> somewhere near the bottom is requried for the insertion and
                            > removal of the cover."
                            >
                            > If it was me, I'd make the hatch so the long dimension of
                            > the hatch was along the axis of the tube and the other
                            > cut was only wide enough to allow your hand and the cap
                            > to get in. That would reduce the impact on the strength of the
                            > tube. Then you would insert the cap long-ways, rotate it 90
                            > degrees and place it on top of the mirror.
                            >
                            > I've never had to do this but if it was me that is what I would
                            > try.
                            >
                            > Good luck.
                            >
                            > Mark Christensen
                            >

                          • art.bianconi
                            Gene wrote: I have been surprised by the amount of fine dust that seems to be sucked into an otherwise tight cabinet even inside the house. I have an
                            Message 13 of 28 , Apr 2, 2011
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                              Gene wrote: " I have been surprised by the amount of fine dust that seems to be sucked into an otherwise tight cabinet even inside the house."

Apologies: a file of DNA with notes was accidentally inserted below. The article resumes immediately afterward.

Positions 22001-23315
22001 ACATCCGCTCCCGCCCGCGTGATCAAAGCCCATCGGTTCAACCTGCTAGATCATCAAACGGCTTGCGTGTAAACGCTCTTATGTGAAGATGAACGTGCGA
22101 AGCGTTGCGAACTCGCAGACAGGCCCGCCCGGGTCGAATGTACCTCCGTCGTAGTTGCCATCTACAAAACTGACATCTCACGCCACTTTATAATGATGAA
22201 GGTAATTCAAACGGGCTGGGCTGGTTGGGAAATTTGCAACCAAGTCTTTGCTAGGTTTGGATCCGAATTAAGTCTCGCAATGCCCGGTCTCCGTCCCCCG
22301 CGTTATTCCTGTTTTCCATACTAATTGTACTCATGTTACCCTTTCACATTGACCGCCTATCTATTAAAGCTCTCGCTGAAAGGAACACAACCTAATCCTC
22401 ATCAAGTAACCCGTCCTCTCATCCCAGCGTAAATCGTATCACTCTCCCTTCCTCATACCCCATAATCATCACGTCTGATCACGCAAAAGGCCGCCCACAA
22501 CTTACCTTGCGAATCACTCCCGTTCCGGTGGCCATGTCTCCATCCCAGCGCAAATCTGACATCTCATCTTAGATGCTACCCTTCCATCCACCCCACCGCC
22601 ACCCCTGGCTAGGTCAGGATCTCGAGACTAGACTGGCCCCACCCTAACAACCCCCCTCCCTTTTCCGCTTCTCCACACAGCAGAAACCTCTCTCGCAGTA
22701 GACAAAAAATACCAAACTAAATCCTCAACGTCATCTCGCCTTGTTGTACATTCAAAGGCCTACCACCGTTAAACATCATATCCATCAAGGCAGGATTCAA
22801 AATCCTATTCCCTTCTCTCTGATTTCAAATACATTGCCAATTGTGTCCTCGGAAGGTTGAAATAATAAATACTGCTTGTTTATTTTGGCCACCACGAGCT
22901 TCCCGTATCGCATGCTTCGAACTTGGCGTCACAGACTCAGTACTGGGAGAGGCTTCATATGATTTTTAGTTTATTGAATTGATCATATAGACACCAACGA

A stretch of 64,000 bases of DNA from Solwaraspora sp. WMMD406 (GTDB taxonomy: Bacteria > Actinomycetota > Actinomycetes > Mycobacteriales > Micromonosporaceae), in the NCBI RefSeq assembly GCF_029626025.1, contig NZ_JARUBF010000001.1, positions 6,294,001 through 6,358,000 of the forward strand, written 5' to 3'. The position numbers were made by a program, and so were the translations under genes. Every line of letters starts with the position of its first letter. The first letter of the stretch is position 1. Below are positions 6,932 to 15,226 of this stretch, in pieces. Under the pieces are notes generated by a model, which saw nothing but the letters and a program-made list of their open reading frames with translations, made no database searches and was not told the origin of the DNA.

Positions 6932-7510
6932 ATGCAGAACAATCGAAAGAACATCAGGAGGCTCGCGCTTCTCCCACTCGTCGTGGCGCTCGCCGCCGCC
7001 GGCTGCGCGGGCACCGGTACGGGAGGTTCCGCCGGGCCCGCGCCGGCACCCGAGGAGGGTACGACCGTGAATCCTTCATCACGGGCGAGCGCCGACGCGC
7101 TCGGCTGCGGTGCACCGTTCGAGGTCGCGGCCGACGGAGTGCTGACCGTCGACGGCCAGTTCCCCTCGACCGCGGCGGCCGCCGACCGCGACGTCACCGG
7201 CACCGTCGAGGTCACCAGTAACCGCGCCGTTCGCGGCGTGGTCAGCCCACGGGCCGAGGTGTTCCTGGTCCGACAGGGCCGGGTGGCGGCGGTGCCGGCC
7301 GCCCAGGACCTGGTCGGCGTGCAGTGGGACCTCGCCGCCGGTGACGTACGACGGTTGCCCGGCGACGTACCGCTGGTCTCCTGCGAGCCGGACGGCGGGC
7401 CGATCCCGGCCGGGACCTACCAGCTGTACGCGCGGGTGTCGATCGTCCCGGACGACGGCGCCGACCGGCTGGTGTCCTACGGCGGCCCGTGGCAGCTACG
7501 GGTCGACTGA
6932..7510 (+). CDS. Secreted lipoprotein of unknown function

I have an inexpensive and easy fix that is guaranteed to work. I wish I could take credit for it. . . . I can't. It was given to me by the owner of a Piper Cherokee 180, a 4 seater airplane that Piper Aircraft Corp made popular in the 60's

                              There is only one entry door on that fuselage. The cabin is low in height and even those  who stoop over had a tough time gaining entry and exiting the plane. What Piper did was to cut the door opening up and into the curved roof. They then fitted the aircraft with a clam shell shaped door that matched the opening. That worked.

                              However, the factory never could get the curved door to seal properly. The resulting wind noise added to the noise of the engine and prop,  making conversation all but impossible. So everyone got to wear noise attenuating headsets, a common problem with small A/C.

                              I knew the owner of one of these machines stored at Blairstown Airport. When he saw me land one day he beckoned me over and said "Art, get a look at this!"

                              He'd taken half inch surgical tubing and tacked it around the door edge with silicone where the gasket had been.  A plastic vacuum "T" fitting from an Auto-Parts store joined the ends of the loop and the open end of the "T" was attached to a short length of the same surgical tubing that went into the cabin and was attached to a pressure bulb. The same kind you see used on old fashioned blood pressure testers.

                              Piper wanted almost $200 for a new door gasket! This rig had set him back less than $12

                              "Come on, I'll give you a demonstration!"